Obama's Stimulus Sign Language

Paying for president's marketing plan

It's not quite pay-to-play, but it is a twist on the Chicago Way:

The Obama administration is asking contractors who receive stimulus funds for roadwork projects to foot the bill for those signs that tout the American Recovery and Reinvestment Act.

And by asking, we mean "strongly encouraging."

Wink, wink.

It's a Chicago thing.

The signs only cost an estimated $500 each, including installation, but the propaganda value far exceeds the price tag.

For one thing, the signs could have a long lifespan.

Around some parts of Chicago one can still see the name of long-ago Cook County Sheriff Richard Elrod plastered on the sides of buildings, and if you just awoke from a coma some signage could lead you to believe that Rod Blagojevich was still governor.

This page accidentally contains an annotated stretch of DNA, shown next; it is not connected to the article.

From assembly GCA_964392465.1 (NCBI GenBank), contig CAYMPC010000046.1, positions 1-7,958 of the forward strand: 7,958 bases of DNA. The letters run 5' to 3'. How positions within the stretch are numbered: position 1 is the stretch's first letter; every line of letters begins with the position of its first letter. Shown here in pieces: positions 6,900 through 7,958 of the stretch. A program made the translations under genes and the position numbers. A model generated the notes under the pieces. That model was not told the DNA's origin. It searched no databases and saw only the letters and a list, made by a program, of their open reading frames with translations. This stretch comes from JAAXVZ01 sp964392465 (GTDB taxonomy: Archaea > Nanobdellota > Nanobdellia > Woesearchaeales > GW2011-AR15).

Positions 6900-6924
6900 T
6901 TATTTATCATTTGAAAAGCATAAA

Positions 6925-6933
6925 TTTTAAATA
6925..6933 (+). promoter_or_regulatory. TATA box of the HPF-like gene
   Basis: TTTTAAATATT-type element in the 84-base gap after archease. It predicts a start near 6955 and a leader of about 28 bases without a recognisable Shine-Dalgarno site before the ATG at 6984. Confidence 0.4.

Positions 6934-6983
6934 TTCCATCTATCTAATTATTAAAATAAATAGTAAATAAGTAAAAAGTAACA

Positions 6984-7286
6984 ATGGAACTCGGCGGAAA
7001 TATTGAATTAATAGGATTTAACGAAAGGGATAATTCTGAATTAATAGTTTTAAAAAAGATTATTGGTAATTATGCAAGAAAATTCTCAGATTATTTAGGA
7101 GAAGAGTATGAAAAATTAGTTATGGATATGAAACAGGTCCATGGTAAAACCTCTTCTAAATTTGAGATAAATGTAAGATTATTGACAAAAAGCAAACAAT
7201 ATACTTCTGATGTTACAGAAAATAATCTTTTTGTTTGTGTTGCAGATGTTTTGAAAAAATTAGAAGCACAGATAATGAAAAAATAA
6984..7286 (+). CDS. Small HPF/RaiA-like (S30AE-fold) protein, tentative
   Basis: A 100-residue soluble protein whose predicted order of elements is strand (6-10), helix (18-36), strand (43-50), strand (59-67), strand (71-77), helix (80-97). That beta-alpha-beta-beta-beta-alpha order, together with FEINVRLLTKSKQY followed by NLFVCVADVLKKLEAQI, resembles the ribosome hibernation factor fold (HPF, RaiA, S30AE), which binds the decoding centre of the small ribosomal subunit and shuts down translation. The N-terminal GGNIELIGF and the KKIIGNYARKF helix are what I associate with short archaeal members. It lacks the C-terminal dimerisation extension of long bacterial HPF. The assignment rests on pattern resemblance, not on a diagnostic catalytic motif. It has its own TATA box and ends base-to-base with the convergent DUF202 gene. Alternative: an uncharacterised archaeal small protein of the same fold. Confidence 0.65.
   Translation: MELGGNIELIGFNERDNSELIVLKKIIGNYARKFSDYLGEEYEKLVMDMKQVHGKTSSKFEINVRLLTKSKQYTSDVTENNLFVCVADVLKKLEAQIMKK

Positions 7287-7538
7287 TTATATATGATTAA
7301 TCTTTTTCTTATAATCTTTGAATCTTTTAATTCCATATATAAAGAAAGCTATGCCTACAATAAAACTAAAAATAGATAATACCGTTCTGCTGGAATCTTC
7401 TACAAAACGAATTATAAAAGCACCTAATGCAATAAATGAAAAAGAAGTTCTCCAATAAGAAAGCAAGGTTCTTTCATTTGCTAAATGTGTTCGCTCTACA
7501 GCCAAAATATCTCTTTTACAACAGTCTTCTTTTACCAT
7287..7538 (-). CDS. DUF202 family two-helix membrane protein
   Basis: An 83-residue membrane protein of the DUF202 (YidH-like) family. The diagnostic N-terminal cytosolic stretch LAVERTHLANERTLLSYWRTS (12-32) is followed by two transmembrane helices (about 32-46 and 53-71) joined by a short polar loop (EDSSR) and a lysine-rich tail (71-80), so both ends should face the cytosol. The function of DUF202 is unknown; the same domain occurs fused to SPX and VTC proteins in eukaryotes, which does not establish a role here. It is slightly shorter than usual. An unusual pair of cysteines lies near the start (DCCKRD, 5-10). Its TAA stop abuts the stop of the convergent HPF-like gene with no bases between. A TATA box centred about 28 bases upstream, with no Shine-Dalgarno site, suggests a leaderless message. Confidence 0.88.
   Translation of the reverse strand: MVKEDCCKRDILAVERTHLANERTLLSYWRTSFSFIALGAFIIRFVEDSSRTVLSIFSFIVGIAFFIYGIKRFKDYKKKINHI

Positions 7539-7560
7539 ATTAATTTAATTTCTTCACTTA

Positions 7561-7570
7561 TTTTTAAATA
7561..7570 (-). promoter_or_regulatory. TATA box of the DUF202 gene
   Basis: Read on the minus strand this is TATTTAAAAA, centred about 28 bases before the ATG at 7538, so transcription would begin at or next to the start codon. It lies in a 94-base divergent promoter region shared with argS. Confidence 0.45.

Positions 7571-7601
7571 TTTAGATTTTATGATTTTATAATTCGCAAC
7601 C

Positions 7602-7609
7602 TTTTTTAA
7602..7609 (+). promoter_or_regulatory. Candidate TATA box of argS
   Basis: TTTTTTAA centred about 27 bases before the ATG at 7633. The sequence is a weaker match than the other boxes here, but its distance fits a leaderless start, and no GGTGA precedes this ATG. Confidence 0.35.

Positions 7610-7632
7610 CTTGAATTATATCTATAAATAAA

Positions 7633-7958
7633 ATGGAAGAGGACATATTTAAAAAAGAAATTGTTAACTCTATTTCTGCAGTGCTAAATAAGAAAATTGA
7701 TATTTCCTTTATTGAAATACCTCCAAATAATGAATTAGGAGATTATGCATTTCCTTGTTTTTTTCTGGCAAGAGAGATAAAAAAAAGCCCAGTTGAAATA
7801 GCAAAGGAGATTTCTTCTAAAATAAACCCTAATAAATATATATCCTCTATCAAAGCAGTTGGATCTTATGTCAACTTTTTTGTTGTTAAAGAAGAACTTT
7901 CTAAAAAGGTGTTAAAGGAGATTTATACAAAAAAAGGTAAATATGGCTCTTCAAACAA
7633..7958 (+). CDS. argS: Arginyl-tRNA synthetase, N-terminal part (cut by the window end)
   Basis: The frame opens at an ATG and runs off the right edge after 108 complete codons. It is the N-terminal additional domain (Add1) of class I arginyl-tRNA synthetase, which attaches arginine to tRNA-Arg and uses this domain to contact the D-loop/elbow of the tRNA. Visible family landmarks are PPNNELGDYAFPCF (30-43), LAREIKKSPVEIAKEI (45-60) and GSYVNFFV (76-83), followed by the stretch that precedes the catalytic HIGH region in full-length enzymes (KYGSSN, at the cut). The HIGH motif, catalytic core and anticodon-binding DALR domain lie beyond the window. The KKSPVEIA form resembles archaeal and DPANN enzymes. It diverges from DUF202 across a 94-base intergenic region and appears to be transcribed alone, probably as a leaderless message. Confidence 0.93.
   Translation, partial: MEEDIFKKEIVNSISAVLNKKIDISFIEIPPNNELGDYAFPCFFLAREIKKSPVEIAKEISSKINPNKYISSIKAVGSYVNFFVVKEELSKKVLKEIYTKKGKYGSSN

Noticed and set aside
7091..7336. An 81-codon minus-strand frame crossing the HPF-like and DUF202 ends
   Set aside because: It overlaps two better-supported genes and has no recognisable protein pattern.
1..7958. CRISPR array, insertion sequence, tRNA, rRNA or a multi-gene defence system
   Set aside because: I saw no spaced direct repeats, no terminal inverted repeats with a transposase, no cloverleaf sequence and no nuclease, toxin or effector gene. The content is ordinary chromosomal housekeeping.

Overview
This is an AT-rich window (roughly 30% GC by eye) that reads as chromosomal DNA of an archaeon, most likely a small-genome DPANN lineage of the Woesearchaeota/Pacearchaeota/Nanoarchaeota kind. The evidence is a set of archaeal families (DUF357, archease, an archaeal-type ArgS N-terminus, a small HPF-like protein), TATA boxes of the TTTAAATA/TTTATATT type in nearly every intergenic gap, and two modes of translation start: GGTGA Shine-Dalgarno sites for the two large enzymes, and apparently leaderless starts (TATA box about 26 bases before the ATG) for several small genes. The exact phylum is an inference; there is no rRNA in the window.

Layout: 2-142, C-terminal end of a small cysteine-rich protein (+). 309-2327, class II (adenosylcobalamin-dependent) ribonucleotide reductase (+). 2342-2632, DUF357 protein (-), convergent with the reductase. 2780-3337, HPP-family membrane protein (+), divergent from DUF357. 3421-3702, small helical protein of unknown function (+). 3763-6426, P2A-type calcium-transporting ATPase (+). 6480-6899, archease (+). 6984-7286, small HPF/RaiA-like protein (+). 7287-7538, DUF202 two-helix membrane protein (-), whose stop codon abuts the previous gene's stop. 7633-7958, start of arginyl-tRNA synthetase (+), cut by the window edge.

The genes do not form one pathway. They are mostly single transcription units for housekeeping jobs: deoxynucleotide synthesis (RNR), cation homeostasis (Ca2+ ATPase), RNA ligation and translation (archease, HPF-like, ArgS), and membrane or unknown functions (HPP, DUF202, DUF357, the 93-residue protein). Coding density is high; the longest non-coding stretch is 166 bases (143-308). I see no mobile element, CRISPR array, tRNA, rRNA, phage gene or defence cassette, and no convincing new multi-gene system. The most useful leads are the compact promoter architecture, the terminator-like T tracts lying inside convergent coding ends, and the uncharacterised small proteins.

Meanwhile, you can hardly walk more than a few feet in any direction without seeing something official stamped with the mayor's name -- as if anyone could forget that Daley runs this joint.

Granted, It's nice to let taxpayers know how their money is being used, and to point out the fruits of the stimulus bill, but we know how this works, and there are too many Chicagoans in the White House for those signs to have not elicited a few knowing smirks when they were being discussed.

At least Obama has figured out how to outsource the cost, though.

Steve Rhodes is the proprietor of The Beachwood Reporter, a Chicago-centric news and culture review.

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